When Cambodia’s Prime Minister Hun Sen complained in February about online sellers posing in “sexy” clothing to stimulate demand for their wares, Ven Rachna – whose low-cut blouses and lingerie photos had made her a successful Facebook entrepreneur – was summoned to her local police station.
She was told that her clothing choices had been deemed harmful to Cambodian traditions and was ordered to refrain from sharing any further photos or videos of herself wearing such revealing outfits.
A video posted to Facebook by the police shows her apologising for her actions, yet according to officers this did not deter Rachna, who was arrested soon afterwards in response to a new Facebook post. Within days, she had been charged with offences related to pornography by a court in Phnom Penh and was jailed for six months, though she served only two of these before being released.
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Cambodia targets short skirts, see-through shirts with new modesty law
Cambodia’s government is in the process of pushing through a new public order law that would police people’s manner of dress and other forms of expression in the name of preserving Khmer culture and “national traditions”, which has sparked broader concerns that more women will be punished for wearing revealing clothes, in violation of so-called traditions and norms.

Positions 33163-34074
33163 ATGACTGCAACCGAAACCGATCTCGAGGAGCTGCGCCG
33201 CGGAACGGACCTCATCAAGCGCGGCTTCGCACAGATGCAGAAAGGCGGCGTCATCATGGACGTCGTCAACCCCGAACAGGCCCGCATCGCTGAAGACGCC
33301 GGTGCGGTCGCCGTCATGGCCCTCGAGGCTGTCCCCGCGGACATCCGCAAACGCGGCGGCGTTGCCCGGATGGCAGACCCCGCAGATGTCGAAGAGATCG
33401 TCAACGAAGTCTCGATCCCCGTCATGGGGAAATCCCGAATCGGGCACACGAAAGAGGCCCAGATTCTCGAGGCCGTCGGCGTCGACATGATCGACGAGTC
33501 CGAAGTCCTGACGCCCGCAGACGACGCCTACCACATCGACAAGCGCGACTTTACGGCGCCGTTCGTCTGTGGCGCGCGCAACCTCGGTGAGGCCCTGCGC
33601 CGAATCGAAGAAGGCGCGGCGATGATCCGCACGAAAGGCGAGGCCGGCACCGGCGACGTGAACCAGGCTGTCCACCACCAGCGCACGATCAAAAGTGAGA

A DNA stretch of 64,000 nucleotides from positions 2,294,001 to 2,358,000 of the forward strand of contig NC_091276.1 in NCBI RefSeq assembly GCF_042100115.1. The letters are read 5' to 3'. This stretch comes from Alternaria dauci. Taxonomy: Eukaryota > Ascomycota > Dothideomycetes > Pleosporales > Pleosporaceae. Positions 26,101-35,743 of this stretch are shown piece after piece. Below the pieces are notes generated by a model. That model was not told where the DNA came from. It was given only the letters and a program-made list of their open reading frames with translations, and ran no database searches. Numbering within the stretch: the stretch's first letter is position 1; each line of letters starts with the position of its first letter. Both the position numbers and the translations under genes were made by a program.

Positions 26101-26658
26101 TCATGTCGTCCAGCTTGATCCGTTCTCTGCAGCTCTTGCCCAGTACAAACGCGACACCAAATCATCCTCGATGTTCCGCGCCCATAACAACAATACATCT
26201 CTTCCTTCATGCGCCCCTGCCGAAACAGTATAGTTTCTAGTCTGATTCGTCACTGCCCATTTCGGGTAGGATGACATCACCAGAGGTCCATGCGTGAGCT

The Interior Ministry finalised a draft of the law on June 16, with it since being sent out for consultation at the provincial level before being voted on by parliament. On social media, there was an immediate backlash against the proposed ban on men going shirtless, and on women wearing dresses that are “too short” or “too see-through”.
Ouk Kim Lek, secretary of state at the ministry, last month told The Phnom Penh Post that most provincial authorities – who would be tasked with enforcing the legislation – had voiced their support for it. However, he said clarification had also been sought, with some places such as coastal areas asking if they would be exempt from the new law.